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The newspaper stacks crowd me at the dining room table, more than 2,000 sections in all, many stuffed in boxes, others in bound volumes, vying for space and attention. The disarray is temporary; I’m only weeks into the close of a 40-year role at the Star Tribune, first as a food writer then as the Taste section editor for 26 years. For now, I’m flipping through newsprint, looking for memories hidden among the pages. 

My first byline in the Minneapolis Star took me to a pick-your-own produce farm near Osseo, where I gathered strawberries along with a story about two youthful farmers that I later typed out on an IBM Selectric. Four decades later as I worked from home, my final story as a Star Tribune staffer involved a Zoom interview with Swedish chef Magnus Nilsson. Between those two bookends, a crazy quilt of interviews, experiences and developments tells not only my history, but that of Minnesota food culture.

Week after week, year after year, I talked with chefs, home cooks, farmers and artisan producers, all in an effort to answer the age-old question: What’s for dinner? Along the way, I made some observations.

Illustration by Michael Iver Jacobsen

Food writing wasn’t a thing. 

Taste debuted in October 1969, as food sections began popping up in newspapers across the country. From the beginning, food writers were journalists who happened to write about food and certainly not “foodies,” a term most of my colleagues from that era disdain. No one landed in these positions because of career planning. We fell into our roles because we were in the right place at the right time, and usually because an editor needed to fill a job fast. It wasn’t until the mid- to late nineties that college students and young professionals began inquiring about food writing as a career. My advice to them? Keep your day job.

Home cooks need shortcuts. 

I was a new mother in 1980 when I joined the staff at the Star, one in the early wave of back-to-work women in search of mealtime strategies. In those years, cookbooks with fast recipes were few and far between, and those that dribbled into the newsroom ended up on my desk, ostensibly to reference for a new column on quick cooking but, in reality, to serve as my backup plan for dinner.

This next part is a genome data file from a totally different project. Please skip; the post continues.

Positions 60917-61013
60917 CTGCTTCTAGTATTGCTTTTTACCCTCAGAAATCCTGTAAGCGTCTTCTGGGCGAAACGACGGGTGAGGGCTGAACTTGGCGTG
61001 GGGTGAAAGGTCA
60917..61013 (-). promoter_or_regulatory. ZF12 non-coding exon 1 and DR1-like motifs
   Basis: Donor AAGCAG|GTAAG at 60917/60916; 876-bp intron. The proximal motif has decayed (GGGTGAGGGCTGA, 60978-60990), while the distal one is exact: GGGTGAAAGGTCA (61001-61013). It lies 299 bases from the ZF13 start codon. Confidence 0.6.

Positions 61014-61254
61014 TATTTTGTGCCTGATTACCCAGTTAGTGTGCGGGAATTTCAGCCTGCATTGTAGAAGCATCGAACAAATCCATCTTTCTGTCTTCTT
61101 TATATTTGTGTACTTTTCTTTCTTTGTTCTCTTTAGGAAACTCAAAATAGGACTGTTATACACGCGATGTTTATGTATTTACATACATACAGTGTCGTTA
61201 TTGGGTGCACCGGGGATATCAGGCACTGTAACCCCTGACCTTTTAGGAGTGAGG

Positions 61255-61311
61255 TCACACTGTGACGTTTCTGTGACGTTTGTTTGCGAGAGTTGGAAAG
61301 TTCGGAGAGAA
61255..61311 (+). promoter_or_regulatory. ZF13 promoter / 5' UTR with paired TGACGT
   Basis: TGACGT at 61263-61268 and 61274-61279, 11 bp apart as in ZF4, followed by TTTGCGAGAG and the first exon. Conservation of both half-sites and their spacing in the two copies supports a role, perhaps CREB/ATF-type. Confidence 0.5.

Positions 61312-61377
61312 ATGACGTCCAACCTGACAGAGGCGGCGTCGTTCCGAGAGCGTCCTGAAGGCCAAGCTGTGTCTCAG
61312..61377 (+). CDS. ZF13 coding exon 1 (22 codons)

In 1990, I interviewed an unlikely author of such a book: French chef Jacques Pépin, who was visiting Minneapolis to talk about his most recent tome, The Short-Cut Cook. I was still making my own spaghetti sauce when he gave permission to use the jarred variety.  “Much is made of the notion that homemade quality is superior,” he told me. “But under the name of homemade, I have had some horrendous meals.”

Journalists do their homework. 

By the 1990s, as the food world expanded, so too did mine as a journalist. In those pre-Internet and pre-smartphone days, when I sought background information, it often involved a trip to the Central Library or a dig through the newspaper’s files.

When I needed to talk with California chef Alice Waters about her children’s book, I simply called her Chez Panisse and she answered, with only a hint of surprise. That would eventually change as restaurants developed their own websites and chefs enlisted publicists. But to this day, local food journalism is still personal, with Minnesota chefs answering a call or text from a reporter on deadline. (Thank you, chefs!)

American cuisine got its due. 

Alice Waters offered a challenge — and made national headlines — with a letter she wrote to president-elect Bill Clinton in December 1992 encouraging him to appoint a new White House chef who would prepare healthful foods and focus on American fare. “We chefs from across the country believe that good food, pure and wholesome, should be not just a privilege for the few, but a right for everyone,” she said. “Good food nourishes not just the body, but the entire community.”